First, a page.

Contest Alert: Emerging Writer Awards

This week I’ve gotten several questions about something called the Emerging Writer Awards. Writers of poetry, short stories, and unpublished book length fiction may enter to compete for two grand prizes: $2,000 and a possible publishing contract from Triom Publishing for book manuscripts, $1,000 for short subjects. Both prizes include “national promotion through Emerging Writer Magazine.” The deadline for entries is August 31, 2009.

(Obligatory pedantic aside: “emerging writer,” a term that is often used instead of or interchangeably with the odious “pre-published,” is one of my euphemism pet peeves. You are an emerging writer if you’ve published a couple of books and are getting increasing sales and attention. You are not an emerging writer if you merely aspire to publication–just an unpublished one.)

Why wouldn’t you want to enter this contest? Sure, you’ve never heard of Triom Publishing or Emerging Writer Magazine, but the prizes are rich and the website is slick (well, sort of). The Awards even have their own logo. What’s not to like?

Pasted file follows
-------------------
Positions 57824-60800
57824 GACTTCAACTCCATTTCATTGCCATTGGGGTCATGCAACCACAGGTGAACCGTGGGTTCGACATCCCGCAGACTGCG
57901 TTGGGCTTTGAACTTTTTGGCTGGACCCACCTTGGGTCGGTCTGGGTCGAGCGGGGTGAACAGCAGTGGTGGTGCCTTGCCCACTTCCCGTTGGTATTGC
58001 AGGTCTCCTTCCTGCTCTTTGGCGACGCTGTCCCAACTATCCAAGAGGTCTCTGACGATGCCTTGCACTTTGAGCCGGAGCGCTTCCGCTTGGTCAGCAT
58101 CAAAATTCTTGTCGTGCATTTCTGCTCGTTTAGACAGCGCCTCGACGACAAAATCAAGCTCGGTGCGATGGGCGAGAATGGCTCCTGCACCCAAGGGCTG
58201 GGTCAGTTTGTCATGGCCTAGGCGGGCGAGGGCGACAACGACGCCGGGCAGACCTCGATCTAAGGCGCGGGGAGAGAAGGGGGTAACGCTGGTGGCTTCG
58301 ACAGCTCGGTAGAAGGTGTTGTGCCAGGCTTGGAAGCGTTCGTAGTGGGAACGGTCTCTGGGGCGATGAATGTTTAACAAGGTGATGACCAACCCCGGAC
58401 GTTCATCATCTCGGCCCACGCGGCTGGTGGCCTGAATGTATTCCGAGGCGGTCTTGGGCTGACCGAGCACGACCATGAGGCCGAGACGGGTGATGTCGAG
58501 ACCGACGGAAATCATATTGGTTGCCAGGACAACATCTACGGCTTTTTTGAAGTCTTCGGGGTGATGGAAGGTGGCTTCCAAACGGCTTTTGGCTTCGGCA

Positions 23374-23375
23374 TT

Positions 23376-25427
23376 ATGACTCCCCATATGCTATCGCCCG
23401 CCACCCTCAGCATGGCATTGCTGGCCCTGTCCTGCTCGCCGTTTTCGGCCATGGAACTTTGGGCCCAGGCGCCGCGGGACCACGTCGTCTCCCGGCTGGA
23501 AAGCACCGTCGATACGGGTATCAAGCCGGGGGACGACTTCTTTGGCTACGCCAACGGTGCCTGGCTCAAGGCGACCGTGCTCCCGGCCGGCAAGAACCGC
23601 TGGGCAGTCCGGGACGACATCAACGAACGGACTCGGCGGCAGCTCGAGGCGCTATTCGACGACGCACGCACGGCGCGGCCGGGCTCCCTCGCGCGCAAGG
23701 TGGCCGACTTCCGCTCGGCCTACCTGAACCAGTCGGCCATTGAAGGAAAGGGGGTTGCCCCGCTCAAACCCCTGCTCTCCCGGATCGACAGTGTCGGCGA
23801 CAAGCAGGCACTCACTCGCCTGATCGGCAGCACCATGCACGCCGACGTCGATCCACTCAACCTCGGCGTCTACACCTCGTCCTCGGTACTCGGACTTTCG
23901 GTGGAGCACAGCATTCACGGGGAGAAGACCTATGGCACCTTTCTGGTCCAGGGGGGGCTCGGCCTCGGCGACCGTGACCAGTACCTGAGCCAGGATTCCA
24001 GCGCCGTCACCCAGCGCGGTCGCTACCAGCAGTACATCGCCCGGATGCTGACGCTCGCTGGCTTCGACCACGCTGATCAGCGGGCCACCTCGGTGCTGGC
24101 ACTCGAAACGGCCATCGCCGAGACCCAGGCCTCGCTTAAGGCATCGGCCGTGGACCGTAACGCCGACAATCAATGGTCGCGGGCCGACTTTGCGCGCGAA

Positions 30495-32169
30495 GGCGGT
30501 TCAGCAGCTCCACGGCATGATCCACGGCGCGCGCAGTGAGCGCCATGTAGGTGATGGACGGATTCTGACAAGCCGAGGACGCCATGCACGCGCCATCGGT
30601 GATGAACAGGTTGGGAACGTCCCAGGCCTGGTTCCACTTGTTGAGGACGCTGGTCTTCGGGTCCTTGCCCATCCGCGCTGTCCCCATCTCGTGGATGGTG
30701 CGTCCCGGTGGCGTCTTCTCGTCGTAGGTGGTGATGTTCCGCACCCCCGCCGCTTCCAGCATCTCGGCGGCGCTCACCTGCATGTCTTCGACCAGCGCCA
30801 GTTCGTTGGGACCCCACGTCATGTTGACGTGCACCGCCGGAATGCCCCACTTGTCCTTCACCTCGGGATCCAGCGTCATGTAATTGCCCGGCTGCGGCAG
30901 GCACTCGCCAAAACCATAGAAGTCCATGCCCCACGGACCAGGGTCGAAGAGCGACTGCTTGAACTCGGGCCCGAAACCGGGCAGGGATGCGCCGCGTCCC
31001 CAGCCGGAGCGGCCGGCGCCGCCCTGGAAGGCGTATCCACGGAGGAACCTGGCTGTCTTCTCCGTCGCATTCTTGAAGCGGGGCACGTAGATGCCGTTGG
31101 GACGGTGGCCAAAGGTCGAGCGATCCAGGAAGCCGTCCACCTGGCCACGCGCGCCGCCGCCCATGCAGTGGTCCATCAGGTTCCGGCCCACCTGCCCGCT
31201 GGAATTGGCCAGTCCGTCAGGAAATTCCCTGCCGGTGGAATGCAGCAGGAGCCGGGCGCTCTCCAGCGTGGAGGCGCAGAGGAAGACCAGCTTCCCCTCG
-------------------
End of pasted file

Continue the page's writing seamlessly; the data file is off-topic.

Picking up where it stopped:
For a start, the entry fee. It’s $40. That’s steep even for a book manuscript contest. For short stories or poems, it’s way too high. Check out the number of eligible categories, also. There are more than 50 of them. Granted, the fees must fund the prizes–but if there were just two entries in each category, the contest sponsor would make a cool $1,000 profit.

There’s also the fine print of the rules. Accepted entrants must grant “one-time serial rights” (for book manuscripts–defined, not quite accurately, as “rights to print excerpts of a book before publication”) and “one-time publication rights” (for short works) to the Award’s sponsors, Emerging Writer Magazine and Triom Publishing. These entities are “under no obligation” to publish, yet there are no provisions for releasing the rights of works they don’t use. While an active claim on serial rights by an obscure publisher and ezine is unlikely to prevent you from marketing your book manuscript elsewhere, the grant of one-time publication rights for short works takes other publication off the table. In other words, if you enter your short story or poem in this competition, you won’t be able to sell it elsewhere.